How cold does it need to be to worry about RV water freezing?

RV fresh water holding

We have a freeze warning here in the foothills of Northern California so I was concerned about my motorhome.  A 2006 Itasca Sunova 26P Class A.  It is supposed to drop down to 26 or 27 tonight and tomorrow night.  Highs during the day will be 43-47.  I plan to take my RV out soon so did not want to do a full winterizing routine on it, especially since living here in California we don’t get the long periods of freeze like they do in Illinois or other states.  So I did a little research on google.

One benchmark I read was not to worry about it if the average daily temp is >32 (some say >=35).  So for example if the high was 43 and the low was 27, no problem.  I also read that unless its prolonged freezing weather, ie greater than 24 hours straight, there would be no worries down to 25-27 degrees.  Some give a guideline of no lower than 28 and at least a day high of 45 for an unheated RV.  These are general guidelines and common sense should prevail.  For example high wind could add to the freezing potential and length of time at continuous freezing temps.

Also its best to have the water tank at least about 1/2 full or more since the bottom water will stay warm enough to not freeze.  (Contrary to my thoughts of draining it.)  Also, if possible, keep it warm inside the vehicle with the heater running, or light bulbs and open the lower cabinets to let that warmth inside the plumbing.  I will keep my hot water on all night since that tank is only 6 gallons and it’s plugged into the house and has an electric alternative.   Another extra safety is to add some RV anti-freeze to the black and grey tanks.  And the toilet bowl if there is no heat in the vehicle.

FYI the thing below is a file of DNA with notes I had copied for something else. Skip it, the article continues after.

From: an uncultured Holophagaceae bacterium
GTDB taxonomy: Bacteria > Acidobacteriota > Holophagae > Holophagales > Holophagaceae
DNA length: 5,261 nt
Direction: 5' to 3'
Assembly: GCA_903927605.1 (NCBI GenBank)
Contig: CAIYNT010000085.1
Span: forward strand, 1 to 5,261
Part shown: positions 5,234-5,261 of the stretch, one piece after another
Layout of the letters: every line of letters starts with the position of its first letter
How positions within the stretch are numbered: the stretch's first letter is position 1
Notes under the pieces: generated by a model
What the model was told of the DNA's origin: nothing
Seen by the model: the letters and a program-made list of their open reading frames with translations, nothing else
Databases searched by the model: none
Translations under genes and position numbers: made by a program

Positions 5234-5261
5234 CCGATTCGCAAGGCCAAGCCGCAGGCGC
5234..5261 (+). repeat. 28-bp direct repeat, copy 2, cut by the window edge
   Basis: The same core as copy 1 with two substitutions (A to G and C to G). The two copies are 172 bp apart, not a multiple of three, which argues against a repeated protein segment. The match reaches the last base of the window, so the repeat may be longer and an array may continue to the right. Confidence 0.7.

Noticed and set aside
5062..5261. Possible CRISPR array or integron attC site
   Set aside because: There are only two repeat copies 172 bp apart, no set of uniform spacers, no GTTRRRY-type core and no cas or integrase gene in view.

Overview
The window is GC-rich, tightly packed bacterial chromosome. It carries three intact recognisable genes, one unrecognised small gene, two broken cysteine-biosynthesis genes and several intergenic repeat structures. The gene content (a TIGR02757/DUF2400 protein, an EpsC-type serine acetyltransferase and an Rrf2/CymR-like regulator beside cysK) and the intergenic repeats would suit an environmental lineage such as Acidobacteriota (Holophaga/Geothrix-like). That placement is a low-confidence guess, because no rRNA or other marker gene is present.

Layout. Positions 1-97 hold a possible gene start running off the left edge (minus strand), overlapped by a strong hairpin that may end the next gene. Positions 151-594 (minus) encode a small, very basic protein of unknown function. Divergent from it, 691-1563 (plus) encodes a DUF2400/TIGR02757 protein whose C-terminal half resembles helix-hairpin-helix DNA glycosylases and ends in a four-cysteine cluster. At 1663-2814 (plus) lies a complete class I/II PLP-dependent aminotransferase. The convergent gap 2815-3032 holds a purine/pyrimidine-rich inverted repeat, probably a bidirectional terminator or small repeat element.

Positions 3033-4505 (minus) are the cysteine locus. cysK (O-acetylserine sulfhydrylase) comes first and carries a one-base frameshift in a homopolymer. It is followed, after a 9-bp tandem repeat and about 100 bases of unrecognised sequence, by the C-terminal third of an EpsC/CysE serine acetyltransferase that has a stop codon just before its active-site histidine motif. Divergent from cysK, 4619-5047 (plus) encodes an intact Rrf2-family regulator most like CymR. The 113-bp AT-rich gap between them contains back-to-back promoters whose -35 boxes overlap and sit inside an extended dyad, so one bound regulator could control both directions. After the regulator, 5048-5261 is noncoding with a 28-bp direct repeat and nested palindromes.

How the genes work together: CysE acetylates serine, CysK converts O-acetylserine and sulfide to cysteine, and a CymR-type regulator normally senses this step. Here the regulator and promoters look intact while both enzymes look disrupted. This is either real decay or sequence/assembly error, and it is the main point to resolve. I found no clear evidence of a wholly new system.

I have installed Reflectix on some of the  windows and I noticed there is also some in the fresh water and water pump area which will helps.  RV water pump

So tonight and tomorrow night  I will set the thermostat of the motorhome to about 54 inside, keep the hot water  heater on all night, fill the water tank half full, leave the water pump on, put some anti-freeze in the p-traps and toilet, and cover the windows.

Author: Geoff

Quick rundown: Grew up in Lombard, Illinois, went to Arizona State University, worked as a CPA with Arthur Andersen & Co, then Laventhal and Horwath, then Rolling Stones, then Heron International, then Goodby Berlin and Silverstein in San Francisco. Moved to the foothills in 1990 and traded futures and designed websites. Married to Kate Stewart, now living in Colfax, CA. We have six grandchildren. I enjoy camping in our RV, hiking, kayaking, fishing, droning and cross country skiing Also conga drumming, photography and dogs.